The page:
EGU21-15079, updated on 04 Mar 2021
https://doi.org/10.5194/egusphere-egu21-15079
EGU General Assembly 2021
© Author(s) 2021. This work is distributed under
the Creative Commons Attribution 4.0 License.

Overshooting warming targets – temperature reversibility and implications for impacts, adaptation needs and near-term mitigation

Carl-Friedrich Schleussner1,2, Quentin Lejeune1,3, Philippe Ciais4, Thomas Gasser5, Joeri Rogelj5,6, and Matthias Mengel7
Carl-Friedrich Schleussner et al.
  • 1Climate Analytics, Berlin, Germany
  • 2Irithesys, Humboldt University Berlin, Berlin, Germany
  • 3Institute for Atmospheric and Climate Science, ETH Zurich, Zurich, Switzerland
  • 4Laboratoire des Sciences du Climat et de l’Environnement (LSCE), CEA, UVSQ, CNRS, UP Saclay, Gif-sur-Yvette, France
  • 5International Institute for Applied Systems Analysis (IIASA), Laxenburg, Austria
  • 6Grantham Institute for Climate Change and the Environment, Imperial College London, London, UK
  • 7Potsdam Institute for Climate Impact Research, Potsdam, Germany

Limiting global mean temperature increase to politically agreed temperature limits such as the 1.5°C threshold in the Paris Agreement becomes increasingly challenging. This has given rise to a class of overshoot emissions pathways in the mitigation literature that limit warming to such thresholds only after allowing for a temporary overshoot. However, substantial biogeophysical uncertainties remain regarding the large-scale deployment of Carbon Dioxide Removal technologies required to potentially reverse global warming. Additionally, beyond global mean temperature very little is known about the benefits of declining temperatures on impacts and adaptation needs. Here we will provide an overview of the current state of understanding regarding the reversibility of global warming, as well as impacts and adaptation needs under overshoot pathways.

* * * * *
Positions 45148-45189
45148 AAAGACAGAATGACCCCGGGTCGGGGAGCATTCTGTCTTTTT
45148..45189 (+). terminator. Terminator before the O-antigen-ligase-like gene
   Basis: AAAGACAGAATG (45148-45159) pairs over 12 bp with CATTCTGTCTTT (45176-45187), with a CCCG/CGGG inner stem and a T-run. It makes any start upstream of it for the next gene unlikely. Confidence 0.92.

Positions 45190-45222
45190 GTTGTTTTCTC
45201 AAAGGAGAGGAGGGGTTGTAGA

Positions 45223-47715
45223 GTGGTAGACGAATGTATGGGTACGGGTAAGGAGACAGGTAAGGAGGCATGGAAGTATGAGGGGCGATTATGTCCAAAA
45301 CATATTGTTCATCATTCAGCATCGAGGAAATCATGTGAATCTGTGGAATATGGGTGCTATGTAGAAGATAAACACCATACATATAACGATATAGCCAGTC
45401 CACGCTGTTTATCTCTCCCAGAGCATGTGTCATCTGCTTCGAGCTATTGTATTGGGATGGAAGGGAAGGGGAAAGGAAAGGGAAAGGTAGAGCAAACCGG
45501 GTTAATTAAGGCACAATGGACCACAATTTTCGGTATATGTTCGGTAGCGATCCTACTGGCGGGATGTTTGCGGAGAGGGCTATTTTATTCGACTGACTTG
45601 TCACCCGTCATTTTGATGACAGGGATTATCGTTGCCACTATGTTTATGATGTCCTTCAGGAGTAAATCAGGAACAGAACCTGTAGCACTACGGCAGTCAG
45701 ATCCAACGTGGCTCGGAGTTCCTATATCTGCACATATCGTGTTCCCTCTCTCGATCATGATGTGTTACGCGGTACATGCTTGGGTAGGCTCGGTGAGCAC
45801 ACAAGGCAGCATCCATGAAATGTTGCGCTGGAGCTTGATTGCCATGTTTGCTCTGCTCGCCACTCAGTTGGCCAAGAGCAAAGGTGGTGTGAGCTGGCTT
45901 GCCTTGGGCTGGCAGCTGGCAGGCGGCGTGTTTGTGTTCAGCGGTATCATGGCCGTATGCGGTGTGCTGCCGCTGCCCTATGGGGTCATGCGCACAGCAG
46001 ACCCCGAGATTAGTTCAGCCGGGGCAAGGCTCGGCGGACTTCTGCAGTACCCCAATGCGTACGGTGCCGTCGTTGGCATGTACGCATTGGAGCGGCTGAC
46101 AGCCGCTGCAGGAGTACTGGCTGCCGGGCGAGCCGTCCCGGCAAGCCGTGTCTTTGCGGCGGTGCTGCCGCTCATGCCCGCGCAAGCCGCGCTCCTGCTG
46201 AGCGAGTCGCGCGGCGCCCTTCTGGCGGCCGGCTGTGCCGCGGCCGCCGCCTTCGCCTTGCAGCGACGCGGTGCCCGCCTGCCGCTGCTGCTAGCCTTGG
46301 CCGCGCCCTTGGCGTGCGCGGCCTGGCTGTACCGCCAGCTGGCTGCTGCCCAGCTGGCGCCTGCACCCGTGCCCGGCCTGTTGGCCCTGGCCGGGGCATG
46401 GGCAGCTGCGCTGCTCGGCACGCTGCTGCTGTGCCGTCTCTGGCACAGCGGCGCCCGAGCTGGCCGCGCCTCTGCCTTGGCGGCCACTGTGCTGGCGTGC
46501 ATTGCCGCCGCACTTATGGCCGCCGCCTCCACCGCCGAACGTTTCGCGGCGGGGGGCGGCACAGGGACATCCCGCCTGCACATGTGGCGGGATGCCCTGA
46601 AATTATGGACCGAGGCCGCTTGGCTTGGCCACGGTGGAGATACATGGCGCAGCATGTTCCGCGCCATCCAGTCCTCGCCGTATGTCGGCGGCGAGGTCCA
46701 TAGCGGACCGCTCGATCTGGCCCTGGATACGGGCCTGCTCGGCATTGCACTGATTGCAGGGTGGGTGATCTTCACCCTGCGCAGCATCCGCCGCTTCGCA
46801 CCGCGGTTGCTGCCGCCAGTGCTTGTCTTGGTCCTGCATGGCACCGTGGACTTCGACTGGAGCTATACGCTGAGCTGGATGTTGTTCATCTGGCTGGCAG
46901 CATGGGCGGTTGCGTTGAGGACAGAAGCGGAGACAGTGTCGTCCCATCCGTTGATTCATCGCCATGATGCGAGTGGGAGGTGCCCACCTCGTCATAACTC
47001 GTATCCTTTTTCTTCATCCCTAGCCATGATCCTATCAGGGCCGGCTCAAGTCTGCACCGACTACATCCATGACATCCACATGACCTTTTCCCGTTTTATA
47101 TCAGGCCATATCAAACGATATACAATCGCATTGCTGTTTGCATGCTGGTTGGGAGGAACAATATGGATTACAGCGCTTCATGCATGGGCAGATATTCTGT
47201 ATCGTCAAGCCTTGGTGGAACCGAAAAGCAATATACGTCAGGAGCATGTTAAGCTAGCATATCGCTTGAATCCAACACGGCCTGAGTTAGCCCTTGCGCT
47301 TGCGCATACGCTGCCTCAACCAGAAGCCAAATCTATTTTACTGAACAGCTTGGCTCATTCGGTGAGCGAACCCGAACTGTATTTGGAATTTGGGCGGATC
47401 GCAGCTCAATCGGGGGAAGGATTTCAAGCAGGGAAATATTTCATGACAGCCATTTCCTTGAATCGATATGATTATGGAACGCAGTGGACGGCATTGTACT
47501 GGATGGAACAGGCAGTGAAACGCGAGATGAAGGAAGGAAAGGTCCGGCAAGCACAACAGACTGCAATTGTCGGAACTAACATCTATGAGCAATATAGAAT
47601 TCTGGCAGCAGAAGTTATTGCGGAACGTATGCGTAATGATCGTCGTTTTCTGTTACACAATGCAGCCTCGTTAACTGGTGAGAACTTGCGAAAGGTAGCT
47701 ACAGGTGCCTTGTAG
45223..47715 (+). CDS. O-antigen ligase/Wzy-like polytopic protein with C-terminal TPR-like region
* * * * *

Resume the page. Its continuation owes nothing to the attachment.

We highlight the characteristics of the overshoot scenarios from the literature, and especially those that are compatible with identified sustainability limits for Carbon Dioxide Removal deployment. We will compare those characteristics with uncertainties arising from the Earth System’s response which may complicate the efforts to achieve a decrease in Global Mean Temperature after peak warming is reached. This part will include latest results of the permafrost carbon feedback under stylized overshoot scenarios. Eventually, we will summarise the state-of-the-art knowledge and present new results regarding the impacts of overshoot scenarios for non-linear and time-lagged responses such as sea-level rise, permafrost and glaciers. This will allow for a preliminary assessment of the impact and adaptation benefits of early mitigation compatible with a no or low overshoot pathways.

How to cite: Schleussner, C.-F., Lejeune, Q., Ciais, P., Gasser, T., Rogelj, J., and Mengel, M.: Overshooting warming targets – temperature reversibility and implications for impacts, adaptation needs and near-term mitigation, EGU General Assembly 2021, online, 19–30 Apr 2021, EGU21-15079, https://doi.org/10.5194/egusphere-egu21-15079, 2021.

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